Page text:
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Influence of artificial food provisioning from fisheries on killer whale reproductive output

Abstract : Prey availability is a critical factor influencing demographic trajectories of longlived, top predators, which may therefore be strongly affected by artificial food provisioning. In the Crozet archipelago, killer whales feed on a wide range of species including birds, marine mammals and fish. Following the development of the Patagonian toothfish fisheries in 1996, killer whales began to also depredate longlines. Social groups, hereafter referred to as matrilines, exhibited different levels of interaction; some were involved in most of the depredation events, while others were never observed interacting with fisheries. These differences in interaction levels influenced reproduction. An extensive photo-identification effort from 2003 to 2012 allowed us to estimate the probability of calving for 21 reproductive females. Using multi-model inference, we found a positive effect of depredation on female calving rate. These results suggest an effect of artificial food provisioning on female reproductive output with potentially far-reaching consequences on the demography of the Crozet killer whale population. Our findings evidence the need to account for both intra-population heterogeneity and level of interaction with fisheries when assessing conservation strategies of long-lived marine predators involved in similar depredation worldwide.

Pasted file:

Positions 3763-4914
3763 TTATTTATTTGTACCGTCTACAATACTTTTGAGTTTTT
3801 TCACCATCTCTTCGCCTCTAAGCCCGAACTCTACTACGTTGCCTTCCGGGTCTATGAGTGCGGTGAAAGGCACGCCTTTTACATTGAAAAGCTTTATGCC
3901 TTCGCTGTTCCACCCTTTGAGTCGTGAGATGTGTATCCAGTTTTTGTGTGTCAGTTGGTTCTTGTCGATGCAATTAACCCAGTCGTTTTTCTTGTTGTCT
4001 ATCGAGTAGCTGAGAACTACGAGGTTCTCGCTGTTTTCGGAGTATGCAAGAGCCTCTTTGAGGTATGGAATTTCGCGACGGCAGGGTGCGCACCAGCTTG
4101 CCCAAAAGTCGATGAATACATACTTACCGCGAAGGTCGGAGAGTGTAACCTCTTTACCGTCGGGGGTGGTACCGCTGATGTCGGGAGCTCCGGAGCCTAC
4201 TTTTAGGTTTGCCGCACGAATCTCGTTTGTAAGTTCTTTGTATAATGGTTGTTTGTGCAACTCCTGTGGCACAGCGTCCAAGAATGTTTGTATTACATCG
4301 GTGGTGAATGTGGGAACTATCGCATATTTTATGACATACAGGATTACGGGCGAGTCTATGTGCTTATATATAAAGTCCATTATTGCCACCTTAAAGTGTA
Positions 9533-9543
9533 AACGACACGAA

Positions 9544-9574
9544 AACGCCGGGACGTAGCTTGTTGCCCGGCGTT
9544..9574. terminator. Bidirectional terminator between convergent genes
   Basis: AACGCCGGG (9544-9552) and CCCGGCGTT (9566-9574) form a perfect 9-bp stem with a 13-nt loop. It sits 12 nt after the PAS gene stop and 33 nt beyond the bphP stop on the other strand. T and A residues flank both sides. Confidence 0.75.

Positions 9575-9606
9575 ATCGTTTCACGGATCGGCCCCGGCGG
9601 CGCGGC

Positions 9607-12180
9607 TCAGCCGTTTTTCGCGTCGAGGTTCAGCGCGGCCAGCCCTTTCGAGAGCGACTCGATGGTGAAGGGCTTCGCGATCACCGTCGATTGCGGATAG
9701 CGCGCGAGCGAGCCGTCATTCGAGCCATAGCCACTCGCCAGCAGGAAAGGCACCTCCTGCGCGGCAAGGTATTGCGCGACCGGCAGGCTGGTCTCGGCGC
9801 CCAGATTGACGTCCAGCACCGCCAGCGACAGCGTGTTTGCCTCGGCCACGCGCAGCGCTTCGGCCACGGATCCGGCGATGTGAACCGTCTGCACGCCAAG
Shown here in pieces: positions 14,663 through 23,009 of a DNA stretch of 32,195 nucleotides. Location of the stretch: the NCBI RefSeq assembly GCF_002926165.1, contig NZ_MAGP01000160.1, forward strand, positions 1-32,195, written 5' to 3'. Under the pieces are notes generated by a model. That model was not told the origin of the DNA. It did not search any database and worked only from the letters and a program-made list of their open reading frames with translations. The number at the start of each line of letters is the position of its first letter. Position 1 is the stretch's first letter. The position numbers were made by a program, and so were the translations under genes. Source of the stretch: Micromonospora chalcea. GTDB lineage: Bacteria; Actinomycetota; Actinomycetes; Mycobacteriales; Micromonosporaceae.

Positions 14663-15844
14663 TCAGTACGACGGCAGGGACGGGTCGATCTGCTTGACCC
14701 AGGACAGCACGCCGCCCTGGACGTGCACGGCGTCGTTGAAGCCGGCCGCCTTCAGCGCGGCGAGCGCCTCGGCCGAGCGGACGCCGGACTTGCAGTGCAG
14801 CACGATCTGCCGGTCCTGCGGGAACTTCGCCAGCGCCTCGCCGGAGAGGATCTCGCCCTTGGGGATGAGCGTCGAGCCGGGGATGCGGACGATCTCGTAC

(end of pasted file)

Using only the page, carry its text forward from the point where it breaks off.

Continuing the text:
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Contributor : Martine Lacalle Connect in order to contact the contributor
Submitted on : Wednesday, September 3, 2014 - 10:47:24 AM
Last modification on : Thursday, May 12, 2022 - 3:37:34 PM

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Paul Tixier, M. Authier, Nicolas Gasco, Christophe Guinet. Influence of artificial food provisioning from fisheries on killer whale reproductive output. Animal Conservation, Wiley, 2015, 18, pp.207-218. ⟨10.1111/acv.12161⟩. ⟨hal-01060213⟩



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